The Moneyless Man who gave up on cash and embraced foraging and farming

Mark Boyle chose to go without money for three years. Now he has begun a community smallholding that is as cash-free as possible – and is opening the world’s first free pub

Mark Boyle proved how, in a world dominated by money, he could live in Britain surviving entirely without cash – by bartering, swapping and connecting with local communities. And after three years, what was his first cash purchase? A £4 pair of trainers from a charity shop.

“It was such a weird moment. Living without money had eventually become completely normal for me, and there I was standing in a charity shop handing over a piece of paper and walking out with this really useful pair of runners. It felt as strange as giving it up in the first place had,” he says.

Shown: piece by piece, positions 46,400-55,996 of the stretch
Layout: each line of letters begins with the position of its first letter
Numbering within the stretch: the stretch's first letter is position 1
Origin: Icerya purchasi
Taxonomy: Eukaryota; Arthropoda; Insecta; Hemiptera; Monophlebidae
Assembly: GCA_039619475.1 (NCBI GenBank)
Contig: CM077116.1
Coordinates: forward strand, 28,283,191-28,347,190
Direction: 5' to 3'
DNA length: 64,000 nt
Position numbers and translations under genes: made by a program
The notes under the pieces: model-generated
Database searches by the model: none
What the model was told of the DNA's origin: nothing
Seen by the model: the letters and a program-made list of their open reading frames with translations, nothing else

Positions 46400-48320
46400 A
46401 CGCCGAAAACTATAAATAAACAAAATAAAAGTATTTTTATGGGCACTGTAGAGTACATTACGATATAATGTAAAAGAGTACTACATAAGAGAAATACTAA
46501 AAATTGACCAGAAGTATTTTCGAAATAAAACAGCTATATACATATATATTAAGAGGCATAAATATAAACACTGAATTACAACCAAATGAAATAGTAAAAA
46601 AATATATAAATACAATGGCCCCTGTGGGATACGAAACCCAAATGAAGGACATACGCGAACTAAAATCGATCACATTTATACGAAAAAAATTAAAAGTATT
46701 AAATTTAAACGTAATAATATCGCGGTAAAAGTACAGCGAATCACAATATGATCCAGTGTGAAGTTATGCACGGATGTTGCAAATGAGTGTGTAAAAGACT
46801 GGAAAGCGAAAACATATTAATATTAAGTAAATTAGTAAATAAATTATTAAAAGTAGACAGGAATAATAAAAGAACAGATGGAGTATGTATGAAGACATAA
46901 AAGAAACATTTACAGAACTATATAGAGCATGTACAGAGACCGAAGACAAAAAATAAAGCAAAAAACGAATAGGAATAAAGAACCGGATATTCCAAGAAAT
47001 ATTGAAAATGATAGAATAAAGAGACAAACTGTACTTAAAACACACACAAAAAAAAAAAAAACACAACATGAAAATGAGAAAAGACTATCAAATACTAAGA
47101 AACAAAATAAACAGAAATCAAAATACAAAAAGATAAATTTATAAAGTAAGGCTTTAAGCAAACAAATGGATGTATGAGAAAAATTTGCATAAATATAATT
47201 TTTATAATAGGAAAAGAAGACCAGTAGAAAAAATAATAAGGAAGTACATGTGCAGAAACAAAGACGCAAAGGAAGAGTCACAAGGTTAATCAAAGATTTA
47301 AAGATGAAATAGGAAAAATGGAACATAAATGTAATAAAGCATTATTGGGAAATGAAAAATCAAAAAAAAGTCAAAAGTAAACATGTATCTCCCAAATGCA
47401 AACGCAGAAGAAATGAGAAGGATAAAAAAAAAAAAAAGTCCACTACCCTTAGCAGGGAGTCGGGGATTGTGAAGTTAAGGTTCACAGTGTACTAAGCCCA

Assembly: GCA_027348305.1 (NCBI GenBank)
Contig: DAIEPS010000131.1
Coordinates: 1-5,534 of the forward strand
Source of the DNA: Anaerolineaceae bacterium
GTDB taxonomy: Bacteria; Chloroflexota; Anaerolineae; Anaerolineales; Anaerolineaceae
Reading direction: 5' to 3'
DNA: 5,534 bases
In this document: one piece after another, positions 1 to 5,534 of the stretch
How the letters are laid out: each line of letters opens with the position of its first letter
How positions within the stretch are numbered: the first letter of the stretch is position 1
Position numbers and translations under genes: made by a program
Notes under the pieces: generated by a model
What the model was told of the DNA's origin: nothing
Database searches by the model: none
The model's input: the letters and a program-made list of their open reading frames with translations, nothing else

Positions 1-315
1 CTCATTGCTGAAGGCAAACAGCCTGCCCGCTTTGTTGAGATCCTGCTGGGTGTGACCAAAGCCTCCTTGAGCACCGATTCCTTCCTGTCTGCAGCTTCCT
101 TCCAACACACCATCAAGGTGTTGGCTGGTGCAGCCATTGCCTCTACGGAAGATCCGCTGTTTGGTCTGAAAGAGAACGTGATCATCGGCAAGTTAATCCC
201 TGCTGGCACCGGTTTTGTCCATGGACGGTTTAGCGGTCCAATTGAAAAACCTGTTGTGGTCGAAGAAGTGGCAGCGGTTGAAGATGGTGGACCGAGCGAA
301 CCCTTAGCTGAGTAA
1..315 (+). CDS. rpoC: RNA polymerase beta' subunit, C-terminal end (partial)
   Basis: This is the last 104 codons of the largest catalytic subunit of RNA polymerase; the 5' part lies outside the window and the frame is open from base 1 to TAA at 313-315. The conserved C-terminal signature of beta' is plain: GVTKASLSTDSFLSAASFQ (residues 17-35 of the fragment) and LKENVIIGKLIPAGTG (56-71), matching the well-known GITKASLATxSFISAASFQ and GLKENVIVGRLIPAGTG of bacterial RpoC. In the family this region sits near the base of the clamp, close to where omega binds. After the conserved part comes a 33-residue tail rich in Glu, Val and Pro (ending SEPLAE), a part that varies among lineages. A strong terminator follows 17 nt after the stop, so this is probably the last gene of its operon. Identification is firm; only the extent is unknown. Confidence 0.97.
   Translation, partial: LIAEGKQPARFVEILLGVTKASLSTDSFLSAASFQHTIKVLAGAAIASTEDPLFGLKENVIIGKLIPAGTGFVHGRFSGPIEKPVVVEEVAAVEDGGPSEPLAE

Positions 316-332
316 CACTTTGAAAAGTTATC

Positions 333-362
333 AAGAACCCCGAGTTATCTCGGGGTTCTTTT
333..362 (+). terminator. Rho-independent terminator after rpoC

Boyle is the unlikely hero among those who feel consumerism in the west is running out of control. His 2010 book, The Moneyless Man, which sold more than 75,000 copies in 17 countries, not only showed that it was entirely possible to survive in Britain without ever touching cash, but also offered an alternative way to lead a more sustainable life.

He restored and lived in an abandoned caravan, and cycled everywhere. By using a combination of bartering, swapping or gifting his time, and foraging for food – both in hedgerows and supermarket bins – he demonstrated that one could thrive, while at the same time reconnecting with local communities.

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